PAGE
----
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Unrest Hits Tunisia's Economy


Tourists arriving on a Germania Airways flight from Monastir, Tunisia, use their mobile phones to contact their families at Tegel airport in Berlin, Germany, 15 Jan 2011.

Tourists arriving on a Germania Airways flight from Monastir, Tunisia, use their mobile phones to contact their families at Tegel airport in Berlin, Germany, 15 Jan 2011.

Weeks of unrest have hurt several parts of Tunisia's diverse economy, particularly its tourism industry, prompting a credit agency to warn it may cut the nation's credit rating.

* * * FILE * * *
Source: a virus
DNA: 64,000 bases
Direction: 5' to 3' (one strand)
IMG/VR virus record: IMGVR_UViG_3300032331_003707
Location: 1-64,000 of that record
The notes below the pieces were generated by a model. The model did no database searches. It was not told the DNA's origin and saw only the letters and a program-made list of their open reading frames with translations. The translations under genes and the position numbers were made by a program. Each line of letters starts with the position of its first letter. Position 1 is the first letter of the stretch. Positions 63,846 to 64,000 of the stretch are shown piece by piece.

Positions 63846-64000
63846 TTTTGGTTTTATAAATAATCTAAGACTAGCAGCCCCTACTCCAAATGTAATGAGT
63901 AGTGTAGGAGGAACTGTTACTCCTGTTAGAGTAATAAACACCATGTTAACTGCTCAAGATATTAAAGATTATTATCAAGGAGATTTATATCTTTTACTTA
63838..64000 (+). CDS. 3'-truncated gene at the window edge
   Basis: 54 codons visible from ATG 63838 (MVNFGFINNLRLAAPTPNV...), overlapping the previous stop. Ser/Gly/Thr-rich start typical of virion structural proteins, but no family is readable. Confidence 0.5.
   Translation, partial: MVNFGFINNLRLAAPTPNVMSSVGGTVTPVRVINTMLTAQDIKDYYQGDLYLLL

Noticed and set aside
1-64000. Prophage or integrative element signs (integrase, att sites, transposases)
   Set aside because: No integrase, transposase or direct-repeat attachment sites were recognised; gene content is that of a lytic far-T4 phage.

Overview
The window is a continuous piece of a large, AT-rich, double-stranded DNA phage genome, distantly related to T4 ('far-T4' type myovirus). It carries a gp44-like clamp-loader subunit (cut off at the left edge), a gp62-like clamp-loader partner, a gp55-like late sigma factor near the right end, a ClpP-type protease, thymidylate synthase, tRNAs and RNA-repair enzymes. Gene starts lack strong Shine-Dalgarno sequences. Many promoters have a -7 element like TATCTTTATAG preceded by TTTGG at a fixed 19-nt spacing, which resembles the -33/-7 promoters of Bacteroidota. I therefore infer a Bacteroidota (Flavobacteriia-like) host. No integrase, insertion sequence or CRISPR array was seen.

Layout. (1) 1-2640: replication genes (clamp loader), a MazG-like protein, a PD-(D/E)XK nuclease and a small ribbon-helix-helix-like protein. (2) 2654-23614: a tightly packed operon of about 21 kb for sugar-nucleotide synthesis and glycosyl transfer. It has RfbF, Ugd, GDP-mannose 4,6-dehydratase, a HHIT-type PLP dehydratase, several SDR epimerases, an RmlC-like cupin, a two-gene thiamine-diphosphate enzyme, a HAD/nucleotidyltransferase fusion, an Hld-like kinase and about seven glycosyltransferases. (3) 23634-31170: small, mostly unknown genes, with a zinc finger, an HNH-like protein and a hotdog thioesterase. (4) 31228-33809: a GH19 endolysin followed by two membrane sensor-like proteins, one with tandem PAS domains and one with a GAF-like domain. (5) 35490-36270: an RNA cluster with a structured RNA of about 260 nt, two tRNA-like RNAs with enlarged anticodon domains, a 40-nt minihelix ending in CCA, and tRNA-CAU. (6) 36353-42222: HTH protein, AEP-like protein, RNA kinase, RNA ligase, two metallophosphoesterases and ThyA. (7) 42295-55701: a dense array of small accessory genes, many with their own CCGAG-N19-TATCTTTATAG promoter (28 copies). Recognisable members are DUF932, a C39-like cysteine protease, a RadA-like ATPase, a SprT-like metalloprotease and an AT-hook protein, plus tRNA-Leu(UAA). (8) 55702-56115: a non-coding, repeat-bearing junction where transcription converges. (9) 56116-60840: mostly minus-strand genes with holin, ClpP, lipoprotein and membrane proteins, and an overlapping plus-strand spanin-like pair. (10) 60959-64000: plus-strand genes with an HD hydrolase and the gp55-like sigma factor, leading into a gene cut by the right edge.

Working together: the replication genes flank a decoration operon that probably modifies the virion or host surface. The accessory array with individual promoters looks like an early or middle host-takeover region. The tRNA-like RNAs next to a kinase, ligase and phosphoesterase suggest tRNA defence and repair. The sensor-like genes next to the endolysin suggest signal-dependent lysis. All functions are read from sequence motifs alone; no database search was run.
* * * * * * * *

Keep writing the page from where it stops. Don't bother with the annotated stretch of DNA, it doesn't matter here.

Experts at Standard & Poors said Tuesday, political instability and violent conflict could affect Tunisia's economic growth this year, and perhaps hurt public finance. A lower credit rating means lenders would probably charge higher interest rates, raising the cost of borrowing needed to finance new projects or re-finance old debt.

Thousands of tourists have already left Tunisia, after foreign governments and private security experts warned against non-essential travel to the country, which offers beaches and key historic sites.

News reports say tour operators in Germany, Taiwan, Sweden and elsewhere are cutting trips.

That unrest is fueled in part by a high jobless rate and sharp increases in food prices.

Some information for this report provided by AFP and Reuters.

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